UN High Commissioner on the implications of COVID-19 on human rights worldwide
Human Rights, 09/04/2020
On April 9, the Human Rights Council held its first-ever virtual informal conversation with the UN High Commissioner for Human Rights, Michelle Bachelet, focusing on the implications of COVID-19 on Human Rights worldwide.
Michelle Bachelet exposed the impact of the pandemic, both from a point of view of economic, social & cultural rights as well as civil & political rights. She stressed that the pandemic risks to widen the current inequalities, thus actions to upgrade public healthcare worldwide as well as financial measures in favour of developing countries are of utmost importance. The High Commissioner expressed concern over restrictive measures taken by some states, stressing that any emergency response should be guided by human rights and be endorsed by the public. She further underlined that national efforts should seek to mitigate the impact of the crisis on women and vulnerable groups, and reminded all states of their duty towards international cooperation, both throughout the crisis and in its aftermath. Furthermore, noting that no country was prepared for such a shock, Ms Bachelet added that the international community will need to build more resilient societies, for which the 2030 Agenda remains the strongest tool.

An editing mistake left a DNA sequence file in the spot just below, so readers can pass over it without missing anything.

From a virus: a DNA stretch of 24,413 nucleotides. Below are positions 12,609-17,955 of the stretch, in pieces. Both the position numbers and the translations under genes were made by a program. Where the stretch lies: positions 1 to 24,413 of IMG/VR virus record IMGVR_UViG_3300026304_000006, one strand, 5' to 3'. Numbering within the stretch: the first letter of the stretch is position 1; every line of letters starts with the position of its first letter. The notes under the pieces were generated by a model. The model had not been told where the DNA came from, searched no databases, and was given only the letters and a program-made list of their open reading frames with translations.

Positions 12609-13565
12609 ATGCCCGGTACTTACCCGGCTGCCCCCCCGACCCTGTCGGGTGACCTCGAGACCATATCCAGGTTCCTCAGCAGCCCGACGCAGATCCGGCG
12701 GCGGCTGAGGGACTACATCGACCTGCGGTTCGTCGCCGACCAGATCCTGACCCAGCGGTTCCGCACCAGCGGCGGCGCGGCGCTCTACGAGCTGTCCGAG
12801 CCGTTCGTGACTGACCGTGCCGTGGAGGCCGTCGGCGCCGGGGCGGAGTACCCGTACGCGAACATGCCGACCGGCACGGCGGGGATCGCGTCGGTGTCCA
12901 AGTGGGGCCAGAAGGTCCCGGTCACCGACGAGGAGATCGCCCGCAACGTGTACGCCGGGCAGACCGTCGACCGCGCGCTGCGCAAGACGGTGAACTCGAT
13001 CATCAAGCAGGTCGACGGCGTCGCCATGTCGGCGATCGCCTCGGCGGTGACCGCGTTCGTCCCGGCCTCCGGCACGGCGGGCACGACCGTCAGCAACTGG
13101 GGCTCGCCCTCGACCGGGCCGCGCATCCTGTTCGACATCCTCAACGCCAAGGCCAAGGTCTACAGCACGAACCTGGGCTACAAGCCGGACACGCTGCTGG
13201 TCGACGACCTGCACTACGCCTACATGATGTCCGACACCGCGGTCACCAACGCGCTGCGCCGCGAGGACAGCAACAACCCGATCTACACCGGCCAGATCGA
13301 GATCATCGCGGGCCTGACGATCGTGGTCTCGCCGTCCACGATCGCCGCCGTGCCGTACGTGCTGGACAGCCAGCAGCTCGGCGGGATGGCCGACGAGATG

During the interactive dialogue 40 states took the floor, including three groups of states, as well as 4 NGOs. Most states agreed that international solidarity is crucial at this time and fundamental for recovery. The EU, Sweden (on behalf of the group of Nordic and Baltic countries), Netherlands and Liechtenstein also stressed that the response should be based on international human rights law. Others, such as Azerbaijan, China and Bangladesh, stressed the importance of Economic Social and Cultural rights, which need particular attention in this time. Austria, on behalf of the Group of Friends on the Safety of Journalists, expressed deep concern over measures taken that restrict the rights of journalists and recalled the indispensable role played by free and independent media., Brazil shared the concerns of the High Commissioner with regards to vulnerable people, “who deserve all the attention”. Numerous states, including the Russian Federation, Syria, Palestine, Venezuela and Cuba were alarmed by the continuity of unilateral coercive measures imposed by some countries, which undermine the capacity of target states to respond to the crisis and further threatens the livelihoods of people already living in volatile security conditions.
The Right Livelihood Foundation joined a statement delivered by International Service for Human Rights on behalf of a number of civil society organisations, stressing that responses to the crisis must comply with human rights and international law regulations. We also urged the international community to ensure full and meaningful participation of civil society throughout all processes.
In her concluding remarks, the High Commissioner stated that she advocates for an easing of sectoral sanctions and will contact concerned states. Lastly, she stressed that participation of civil society is key and called upon all states to leave no one behind.